After safely driving away from the temptation, it occurred to me that I have a golden opportunity to bribe myself. Losing my regular pool has left me unmotivated to go through the annoyance of finding a new place to swim, then actually making that first workout happen. But here’s my new promise to myself: After logging five good swims, I can buy myself the $12 bubble bath.

This got me thinking: I can do the same thing with the other stuff I want, using my wish-list items as carrots dangling in front of my nose as motivations to work out. Here’s the short list:

A few new sports bras — maybe two cheap ones from Target and one of my favorite Mizuno-brand ones. I’m letting myself buy the Target sports bras, about $15 a pop, once I log five good core workouts.

The Quadballer is apparently a hard-core version of my beloved foam roller. It’s $68.63 with shipping costs, but apparently, the Chevy Chase Running Company sells it locally. This might just be a reward for holding off on actual massages, which I love but really can’t afford.

A Garmin Forerunner. Not the new fancy one, just a trusty old 205 or 305, which retails around $125-$150 right now. My Nike + only cost $30, but after the latest malfunction (it told me I ran 2.5 miles at 14-minute-mile pace), I’m beginning to realize you get what you pay for.

And finally … a race registration for the YMCA Bethesda-Chevy Chase Turkey Chase on Thanksgiving. This, along with other holiday races in the Washington area, will serve as a sort of self-fulfilling prophecy: I’ll reward myself for workouts by registering for the race, which will motivate me to work out to train for said race. Come to think of it, all of these wish-list items will motivate me to work out. What sweet rewards! I’m hoping these motivate me sufficiently, so I don’t have to resort to a stick (not to be confused with The Stick).

What’s on your training wish list? How do you reward yourself for completing tough workouts?



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Motivation Monday, part tres

A week after crossing the finish line at the Marine Corps Marathon, my motivation abounds. I think it’s tied to a blessed break in


Motivating me this week: New shoes, a tech tee from a good friend's running store!

my running, which I’m appreciating for maybe the first time in my life. I had an easy run with my running group at Pacers Silver Spring on Thursday, but mostly, I’m enjoying long rides on the stationary bike, during which I read the morning’s Washington Post, and getting back into rowing and strength-training (swimming, I’m coming back to you soon! Promise!). I’m eating Mexican food on Thursdays and Fridays, because I know I have no long runs to prep my sensitive stomach for. On Friday, at a Halloween party Steve and I hosted, I didn’t obsess about every little thing I ate, drank and breathed — amazing! I can appreciate the lull because I know training will start up soon enough – I’ve got my eye on the National Marathon March 20, and my first 10-miler comes Dec. 5. Here’s what else is motivating me this week:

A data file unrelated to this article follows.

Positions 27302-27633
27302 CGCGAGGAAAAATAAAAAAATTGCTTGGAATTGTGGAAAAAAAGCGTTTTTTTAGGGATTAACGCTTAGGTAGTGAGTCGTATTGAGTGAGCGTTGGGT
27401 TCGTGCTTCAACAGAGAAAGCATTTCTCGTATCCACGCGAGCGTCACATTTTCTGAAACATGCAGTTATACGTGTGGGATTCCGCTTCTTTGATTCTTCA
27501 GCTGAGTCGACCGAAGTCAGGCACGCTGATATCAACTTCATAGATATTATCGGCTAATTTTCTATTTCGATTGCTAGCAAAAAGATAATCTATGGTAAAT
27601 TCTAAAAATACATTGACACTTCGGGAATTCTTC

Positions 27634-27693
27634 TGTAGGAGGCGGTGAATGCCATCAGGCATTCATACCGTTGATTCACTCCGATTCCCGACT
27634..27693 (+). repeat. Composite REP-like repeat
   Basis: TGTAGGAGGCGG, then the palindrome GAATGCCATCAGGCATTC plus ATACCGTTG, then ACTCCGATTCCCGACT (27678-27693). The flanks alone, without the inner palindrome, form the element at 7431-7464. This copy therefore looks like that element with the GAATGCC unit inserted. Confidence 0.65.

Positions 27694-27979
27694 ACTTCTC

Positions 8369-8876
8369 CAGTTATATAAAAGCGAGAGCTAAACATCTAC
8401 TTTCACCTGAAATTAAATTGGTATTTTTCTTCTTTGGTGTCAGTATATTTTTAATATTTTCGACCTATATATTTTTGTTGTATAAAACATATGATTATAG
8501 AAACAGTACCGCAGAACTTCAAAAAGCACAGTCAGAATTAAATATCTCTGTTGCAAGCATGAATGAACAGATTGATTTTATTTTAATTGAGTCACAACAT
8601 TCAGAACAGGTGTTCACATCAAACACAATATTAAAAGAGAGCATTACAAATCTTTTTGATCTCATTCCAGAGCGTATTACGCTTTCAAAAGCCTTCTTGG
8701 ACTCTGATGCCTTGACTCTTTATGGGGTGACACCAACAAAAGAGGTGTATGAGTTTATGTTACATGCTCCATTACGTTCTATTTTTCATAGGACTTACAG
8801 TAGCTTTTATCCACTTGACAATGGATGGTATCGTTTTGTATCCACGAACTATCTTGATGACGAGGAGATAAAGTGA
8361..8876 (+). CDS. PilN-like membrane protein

Some new songs to add to the playlist, via Brittany’s awesome suggestions. Funny — she made her list using many of mine, and yet I found some new ones on hers! For example, how did this Jersey girl fail to include “Living on a Prayer” by Bon Jovi at the halfway point? She who screams “We’re halfway there” with her fist pumped in the air at wedding receptions did not have that on her marathon playlist — imagine!

I signed up for dailymile.com. I need a new training log, and I figure I might as well give this one a try. Not sold yet. Just curious. Planning on inputting my first workout today.

I got new shoes! I ordered from my friend Chris’ running store, the Gingerbread Man Running Co., which is maybe the coolest name ever (Fast as fast can be, you’ll never catch me? Get it?). He’s all the way out in Indiana, Penn., now. But he worked at Pacers Silver Spring prior to opening his store, and we enjoyed many a post-run happy hour with him. I should note that Steve and I never actually shared a run with Chris — he runs races to win them, and his cooldown pace is literally hard for me to keep up with. Anyway, I have a brand-new pair of Brooks Adrenalines to get all dirty again, which is always exciting. I also have a super-cool technical T with his store’s logo on it, which I plan to wear to Pacers on Thursday. If you’re in Western Pennsylvania, please stop in his store, if only to chat about running!